Red Russian Kale
I wasn’t planning to save the seed of this widely available kale until we grew a patch so especially prolific and delicious that it convinced me. Even giant stalks were tender, and the bugs that love brassica-family plants left it alone. Great steamed, stir-fried, used raw in salads, or juiced into smoothies. And now that I’ve discovered kale chips, it’s also my favorite fast-food snack.
Culture: Plant just about any time ground will not freeze. Full to 3/4 sun, appreciates good soil but will grow (a smaller version) in less than ideal conditions. Great as a pioneer plant on new gardening ground – it will draw up subsoil minerals. Harvest leaves as needed.
Saving seed: Red Russian Kale is an anomaly among Brassicas in that small populations grown for seed do not succumb to inbreeding depression, but continue to grow vigorously for many generations. In other words, here’s a Brassica you can grow for seed without having space for a hundred plants. It’s wise to grow a large patch every 5 years or however often the plants tell you they need it, but in between, as few as 10 plants will give you all the seed you can figure out what to do with. Red Russian Kale does not cross with other Brassicas, except for its Brassica napus cousins rutabaga and canola. Where canola is grown, I’d recommend trading for Red Russian Kale seeds grown elsewhere to avoid GMO contamination.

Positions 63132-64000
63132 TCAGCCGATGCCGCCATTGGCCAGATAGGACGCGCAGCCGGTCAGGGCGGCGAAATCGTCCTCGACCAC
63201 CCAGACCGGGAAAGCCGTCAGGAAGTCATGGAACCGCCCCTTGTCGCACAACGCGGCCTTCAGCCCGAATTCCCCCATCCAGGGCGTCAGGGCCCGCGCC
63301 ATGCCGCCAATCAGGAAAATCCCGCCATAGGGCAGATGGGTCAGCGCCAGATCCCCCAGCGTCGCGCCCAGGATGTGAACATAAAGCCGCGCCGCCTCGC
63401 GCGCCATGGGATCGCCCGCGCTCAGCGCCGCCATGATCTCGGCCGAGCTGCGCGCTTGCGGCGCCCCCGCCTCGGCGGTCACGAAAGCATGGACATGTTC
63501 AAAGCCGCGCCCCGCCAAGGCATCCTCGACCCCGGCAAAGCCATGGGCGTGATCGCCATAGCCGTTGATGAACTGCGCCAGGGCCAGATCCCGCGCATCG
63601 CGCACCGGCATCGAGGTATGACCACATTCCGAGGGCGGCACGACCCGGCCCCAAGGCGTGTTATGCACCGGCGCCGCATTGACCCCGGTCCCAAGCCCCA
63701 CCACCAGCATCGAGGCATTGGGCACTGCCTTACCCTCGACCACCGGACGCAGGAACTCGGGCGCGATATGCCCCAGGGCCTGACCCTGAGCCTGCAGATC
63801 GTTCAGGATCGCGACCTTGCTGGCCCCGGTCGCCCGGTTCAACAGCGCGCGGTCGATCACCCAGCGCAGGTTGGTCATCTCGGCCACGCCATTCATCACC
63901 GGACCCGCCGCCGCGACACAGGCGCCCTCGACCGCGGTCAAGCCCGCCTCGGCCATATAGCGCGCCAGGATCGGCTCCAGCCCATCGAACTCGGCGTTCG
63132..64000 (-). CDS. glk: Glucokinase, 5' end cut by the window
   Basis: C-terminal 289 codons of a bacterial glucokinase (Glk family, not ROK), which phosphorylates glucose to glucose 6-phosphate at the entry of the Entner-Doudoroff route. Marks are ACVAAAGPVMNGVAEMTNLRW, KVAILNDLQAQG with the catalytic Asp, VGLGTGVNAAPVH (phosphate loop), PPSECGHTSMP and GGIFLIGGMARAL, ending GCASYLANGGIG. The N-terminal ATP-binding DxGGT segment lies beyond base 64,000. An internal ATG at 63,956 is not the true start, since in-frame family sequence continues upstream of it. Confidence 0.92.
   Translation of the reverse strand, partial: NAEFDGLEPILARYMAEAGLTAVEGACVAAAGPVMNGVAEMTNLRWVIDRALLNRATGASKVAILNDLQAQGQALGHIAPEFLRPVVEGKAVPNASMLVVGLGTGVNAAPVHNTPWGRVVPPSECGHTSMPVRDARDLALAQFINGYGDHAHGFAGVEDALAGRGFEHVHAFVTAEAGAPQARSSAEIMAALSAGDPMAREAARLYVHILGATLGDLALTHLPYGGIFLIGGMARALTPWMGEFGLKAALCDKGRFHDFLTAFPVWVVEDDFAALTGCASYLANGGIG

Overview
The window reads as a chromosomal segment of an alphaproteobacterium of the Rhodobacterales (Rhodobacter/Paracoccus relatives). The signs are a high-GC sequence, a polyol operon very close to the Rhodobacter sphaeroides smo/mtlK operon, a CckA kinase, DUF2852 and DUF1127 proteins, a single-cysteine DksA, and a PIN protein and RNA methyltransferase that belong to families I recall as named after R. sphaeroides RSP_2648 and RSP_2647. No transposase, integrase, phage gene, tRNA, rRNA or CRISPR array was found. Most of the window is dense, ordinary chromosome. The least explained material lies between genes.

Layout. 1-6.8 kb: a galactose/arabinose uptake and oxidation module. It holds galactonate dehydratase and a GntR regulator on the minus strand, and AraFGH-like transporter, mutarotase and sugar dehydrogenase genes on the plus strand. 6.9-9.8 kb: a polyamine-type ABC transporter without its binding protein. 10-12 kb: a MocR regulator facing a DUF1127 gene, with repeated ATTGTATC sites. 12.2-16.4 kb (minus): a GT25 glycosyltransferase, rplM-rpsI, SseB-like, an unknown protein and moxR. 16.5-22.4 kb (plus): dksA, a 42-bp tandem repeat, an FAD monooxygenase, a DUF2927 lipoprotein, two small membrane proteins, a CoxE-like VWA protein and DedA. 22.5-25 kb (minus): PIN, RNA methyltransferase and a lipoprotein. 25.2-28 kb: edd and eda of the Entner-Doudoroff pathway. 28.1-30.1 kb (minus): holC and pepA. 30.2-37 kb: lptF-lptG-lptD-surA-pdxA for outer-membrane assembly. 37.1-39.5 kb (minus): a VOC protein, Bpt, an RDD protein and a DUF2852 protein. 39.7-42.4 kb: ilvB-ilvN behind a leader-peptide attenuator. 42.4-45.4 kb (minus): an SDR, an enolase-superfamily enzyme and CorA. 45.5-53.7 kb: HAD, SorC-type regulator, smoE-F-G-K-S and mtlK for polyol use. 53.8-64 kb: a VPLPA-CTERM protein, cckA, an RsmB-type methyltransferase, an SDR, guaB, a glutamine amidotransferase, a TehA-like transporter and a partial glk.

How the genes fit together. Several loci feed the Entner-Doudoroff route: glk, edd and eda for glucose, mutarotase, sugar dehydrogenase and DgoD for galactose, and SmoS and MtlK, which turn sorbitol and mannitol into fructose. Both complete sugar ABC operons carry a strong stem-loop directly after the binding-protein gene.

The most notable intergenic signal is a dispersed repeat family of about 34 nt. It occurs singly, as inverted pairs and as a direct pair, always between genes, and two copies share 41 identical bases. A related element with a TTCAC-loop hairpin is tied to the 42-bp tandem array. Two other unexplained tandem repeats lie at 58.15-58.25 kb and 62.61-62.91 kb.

Kale chips: tear kale leaves into 3-inch pieces.
In a blender, combine
1/3 cup water
1 Tbs. lemon juice
2 Tbs. olive oil
1/4 cup nutritional yeast
1 clove garlic
pinch of sea salt
2 Tbs. nut butter (I’ve been using macadamia thanks to Kitt and Mary of Hawi Hill Organic Farm, Box 1623, Kapa’au HI 96755)Pour this over kale in a bowl. Add more kale pieces as needed, until kale is evenly but very lightly coated. Here is when a dehydrator is handy – dehydrate until crisp, 5-6 hours at 115 degrees. Or use an oven, 20 minutes at 300 degrees.